By Michael J. Prince
September 2009
This paper explores the Employment Insurance (EI) policy objective of
encouraging long-term labour market attachment by providing temporary
income support during absences from work due to life events such as
illness, childbirth and caring for a terminally ill family member. The
study was undertaken as part of an ongoing assessment of the policies
and programs of Human Resources and Skills Development Canada, which is
examining how EI may need to adjust to better align with current shifts
in the labour market and society. The report examines five EI special
benefits: the Family Supplement, Sickness, Parental, Maternity and
Compassionate Care. The paper also includes a chronology of major
developments in family-related benefits in EI policy from 1941 to 2006.
Because EI special benefits operate at the intersection of labour market
policy, income security policy and family policy, these benefits enable
a better balance between work and family life, and have important
implications for each of these policy domains.

Source:
Caledon Institute of Social Policy
http://www.caledoninst.org/
The Caledon Institute of Social Policy does rigorous, high-quality
research and analysis; seeks to inform and influence public opinion and
to foster public discussion on poverty and social policy; and develops
and promotes concrete, practicable proposals for the reform of social
programs at all levels of government and of social benefits provided by
employers and the voluntary sector.

- Go to the Anti-poverty Strategies and Campaigns page:
http://www.canadiansocialresearch.net/antipoverty.htm

- Go to the Education Links page:
http://www.canadiansocialresearch.net/education.htm

- Go to the Employment Insurance Links page :
http://www.canadiansocialresearch.net/ei.htm

- Go to the Health Links (Canada/International) page:
http://www.canadiansocialresearch.net/health.htm

- Go to the Manitoba Links page:
http://www.canadiansocialresearch.net/mbkmrk.htm


************************************************************************
5. Treatment of Registered Disability Savings Plans (RDSPs) under
provincial/territorial welfare programs - Updated to September 2009
(Human Resources and Skills Development Canada)
************************************************************************


Treatment of Registered Disability Savings Plans (RDSPs) under
provincial/territorial welfare programs
http://www.hrsdc.gc.ca/eng/disability_issues/disability_savings/rdsp_ptb.shtml

Updated to September 2009
In the determination of financial eligibility for needs-tested welfare
or disability benefits, each province and territory decides how it will
treat assets and income from various sources, both at the point of
application and on an ongoing basis. This page provides a current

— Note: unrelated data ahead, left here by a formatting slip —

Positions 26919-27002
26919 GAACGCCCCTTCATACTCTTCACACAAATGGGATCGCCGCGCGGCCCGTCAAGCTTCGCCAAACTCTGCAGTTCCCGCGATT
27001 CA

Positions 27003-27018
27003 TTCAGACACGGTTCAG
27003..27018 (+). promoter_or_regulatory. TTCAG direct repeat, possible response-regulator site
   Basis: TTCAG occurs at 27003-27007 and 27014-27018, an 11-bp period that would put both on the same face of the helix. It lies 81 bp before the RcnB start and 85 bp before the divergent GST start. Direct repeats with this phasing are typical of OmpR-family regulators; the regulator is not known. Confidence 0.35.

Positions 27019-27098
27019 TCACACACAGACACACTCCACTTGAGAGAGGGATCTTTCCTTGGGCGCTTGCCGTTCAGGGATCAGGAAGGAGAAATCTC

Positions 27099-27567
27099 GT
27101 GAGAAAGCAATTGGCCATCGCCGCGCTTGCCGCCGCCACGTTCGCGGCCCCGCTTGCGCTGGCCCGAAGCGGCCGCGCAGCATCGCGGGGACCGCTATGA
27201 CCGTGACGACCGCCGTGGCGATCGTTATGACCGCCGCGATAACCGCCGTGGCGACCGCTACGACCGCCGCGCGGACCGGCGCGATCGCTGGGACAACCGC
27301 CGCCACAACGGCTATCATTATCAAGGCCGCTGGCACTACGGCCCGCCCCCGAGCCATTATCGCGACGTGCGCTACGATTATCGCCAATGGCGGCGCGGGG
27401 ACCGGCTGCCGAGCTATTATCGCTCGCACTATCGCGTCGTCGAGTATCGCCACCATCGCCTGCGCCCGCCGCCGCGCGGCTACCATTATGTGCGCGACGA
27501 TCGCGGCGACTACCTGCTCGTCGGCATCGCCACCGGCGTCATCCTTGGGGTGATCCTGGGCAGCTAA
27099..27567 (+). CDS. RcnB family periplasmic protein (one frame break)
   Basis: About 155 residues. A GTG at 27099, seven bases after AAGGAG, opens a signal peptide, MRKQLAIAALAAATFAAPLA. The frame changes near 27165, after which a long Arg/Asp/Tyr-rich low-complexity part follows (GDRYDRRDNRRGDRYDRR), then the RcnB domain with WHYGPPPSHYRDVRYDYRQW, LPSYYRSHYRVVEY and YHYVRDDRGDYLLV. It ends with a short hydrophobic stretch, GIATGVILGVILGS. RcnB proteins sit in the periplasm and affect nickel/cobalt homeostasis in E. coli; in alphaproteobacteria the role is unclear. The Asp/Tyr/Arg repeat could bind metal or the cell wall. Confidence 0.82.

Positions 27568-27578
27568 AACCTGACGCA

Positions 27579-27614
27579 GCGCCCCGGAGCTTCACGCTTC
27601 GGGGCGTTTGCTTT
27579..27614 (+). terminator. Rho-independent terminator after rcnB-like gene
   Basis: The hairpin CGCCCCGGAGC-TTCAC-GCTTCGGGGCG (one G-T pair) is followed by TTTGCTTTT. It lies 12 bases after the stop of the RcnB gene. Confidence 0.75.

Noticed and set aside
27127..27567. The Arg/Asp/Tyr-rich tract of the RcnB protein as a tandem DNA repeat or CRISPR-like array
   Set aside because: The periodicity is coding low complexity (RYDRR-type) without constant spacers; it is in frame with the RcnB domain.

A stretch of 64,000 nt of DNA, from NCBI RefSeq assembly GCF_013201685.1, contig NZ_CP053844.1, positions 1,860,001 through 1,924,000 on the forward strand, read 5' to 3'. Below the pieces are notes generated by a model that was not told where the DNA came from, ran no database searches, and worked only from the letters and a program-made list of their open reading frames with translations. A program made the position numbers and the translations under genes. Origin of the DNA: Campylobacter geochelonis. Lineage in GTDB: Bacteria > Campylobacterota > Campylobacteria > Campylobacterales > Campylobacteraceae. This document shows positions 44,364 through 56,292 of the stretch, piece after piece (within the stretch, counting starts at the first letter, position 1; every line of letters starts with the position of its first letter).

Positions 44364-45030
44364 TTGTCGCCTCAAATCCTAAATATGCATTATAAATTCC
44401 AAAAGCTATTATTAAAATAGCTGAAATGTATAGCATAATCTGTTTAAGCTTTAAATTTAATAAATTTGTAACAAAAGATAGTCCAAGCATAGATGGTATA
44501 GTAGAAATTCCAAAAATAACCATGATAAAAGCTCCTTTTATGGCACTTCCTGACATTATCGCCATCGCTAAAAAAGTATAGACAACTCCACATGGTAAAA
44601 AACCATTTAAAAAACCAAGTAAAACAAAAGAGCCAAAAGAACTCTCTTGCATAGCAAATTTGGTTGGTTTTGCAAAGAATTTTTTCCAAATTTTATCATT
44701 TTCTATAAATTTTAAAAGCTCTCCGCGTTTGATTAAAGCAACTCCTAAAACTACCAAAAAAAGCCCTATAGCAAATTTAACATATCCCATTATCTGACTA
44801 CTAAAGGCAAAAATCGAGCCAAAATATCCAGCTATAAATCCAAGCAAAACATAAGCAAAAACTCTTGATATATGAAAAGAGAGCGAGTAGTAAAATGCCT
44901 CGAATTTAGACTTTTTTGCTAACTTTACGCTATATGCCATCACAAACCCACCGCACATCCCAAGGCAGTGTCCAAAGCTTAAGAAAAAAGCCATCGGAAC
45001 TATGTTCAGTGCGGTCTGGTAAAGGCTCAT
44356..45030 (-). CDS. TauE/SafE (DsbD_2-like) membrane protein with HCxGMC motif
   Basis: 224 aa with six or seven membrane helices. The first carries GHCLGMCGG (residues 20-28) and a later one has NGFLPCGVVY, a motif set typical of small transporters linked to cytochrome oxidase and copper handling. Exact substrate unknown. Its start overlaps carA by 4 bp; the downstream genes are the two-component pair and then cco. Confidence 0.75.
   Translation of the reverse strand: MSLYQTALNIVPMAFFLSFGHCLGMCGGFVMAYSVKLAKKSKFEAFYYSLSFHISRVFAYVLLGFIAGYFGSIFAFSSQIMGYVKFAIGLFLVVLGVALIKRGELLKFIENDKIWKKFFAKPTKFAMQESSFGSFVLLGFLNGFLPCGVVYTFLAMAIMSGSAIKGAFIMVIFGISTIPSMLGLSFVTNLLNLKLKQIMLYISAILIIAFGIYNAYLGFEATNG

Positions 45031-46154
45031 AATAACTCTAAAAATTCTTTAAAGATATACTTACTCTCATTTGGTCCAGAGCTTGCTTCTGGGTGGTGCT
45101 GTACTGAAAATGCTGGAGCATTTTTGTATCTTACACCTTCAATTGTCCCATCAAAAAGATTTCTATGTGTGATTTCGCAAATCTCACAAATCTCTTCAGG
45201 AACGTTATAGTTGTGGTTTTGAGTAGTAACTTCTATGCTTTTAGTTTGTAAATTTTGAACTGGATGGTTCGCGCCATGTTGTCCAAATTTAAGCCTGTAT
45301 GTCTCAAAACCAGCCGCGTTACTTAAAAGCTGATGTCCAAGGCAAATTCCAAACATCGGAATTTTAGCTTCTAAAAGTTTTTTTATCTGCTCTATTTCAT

overview of the treatment of the RDSP in all Canadian provinces and
territories, and it includes links to the relevant source material in
each jurisdiction.

Source:
Registered Disability Savings Plans
http://www.hrsdc.gc.ca/eng/disability_issues/disability_savings/index.shtml

[ Human Resources and Skills Development Canada (HRSDC)
http://www.hrsdc.gc.ca/eng/home.shtml ]

Related links from the
Planned Lifetime Advocacy Network:

Registered Disability Savings Plan
http://www.rdsp.com/
The Registered Disability Savings Plan is a savings plan designed
specifically for people with disabilities in Canada. The first of its
kind in the world, this new tax-deferred savings vehicle will assist
families in planning for the long - term financial security of their
relatives with disabilities.
- incl. links to * What is it? * How do I qualify * Where do I get it?

[ Registered Disability Savings Plan Blog
- "...everything you wanted to know about the RDSP" ]
http://rdsp.wordpress.com/

Source:
Planned Lifetime Advocacy Network
http://www.plan.ca/
Planned Lifetime Advocacy Network (PLAN) is a non-profit organization,
established in 1989 by and for families committed to future planning and
securing a good life for their relative with a disability.
PLAN is the non-profit organization that proposed, researched, and
campaigned for the RDSP.
PLAN created and maintains the RDSP website and the RDSP Blog.

- Go to the Asset-Based Social Policies Links page:
http://www.canadiansocialresearch.net/assets.htm

- Go to the Disability Links page:
http://www.canadiansocialresearch.net/disbkmrk.htm


************************************************************************
6. Tories to introduce own EI reform - September 7
(Globe and Mail)
************************************************************************


Tories to introduce own EI reform
http://www.theglobeandmail.com/news/politics/tories-to-introduce-own-ei-reform/article1278718/

Human Resources Minister says changes to come in fall session;
Liberals question why proposals weren't made to the bipartisan working
group
By Rhéal Séguin (no relation)
Quebec City
September 7, 2009
Prime Minister Stephen Harper's Conservatives are planning to unveil an
unemployment insurance reform package in the coming session of
Parliament, in effect undermining one of the Liberal party's
justifications for a fall election. A bipartisan working group on EI
failed to agree to changes to the program over the summer, with the
Liberals accusing the Tories of not bringing any proposals to the table.
Last week, when the Liberals announced their intention of defeating the
government and said they would no longer attend the working group,
Conservative committee member Diane Finley chastised them for walking
away from the discussions. (...) The [proposed Conservative] move to
introduce their own EI plan suggests the Harper Conservatives, gearing
up for an election campaign, want to shift the blame onto the opposition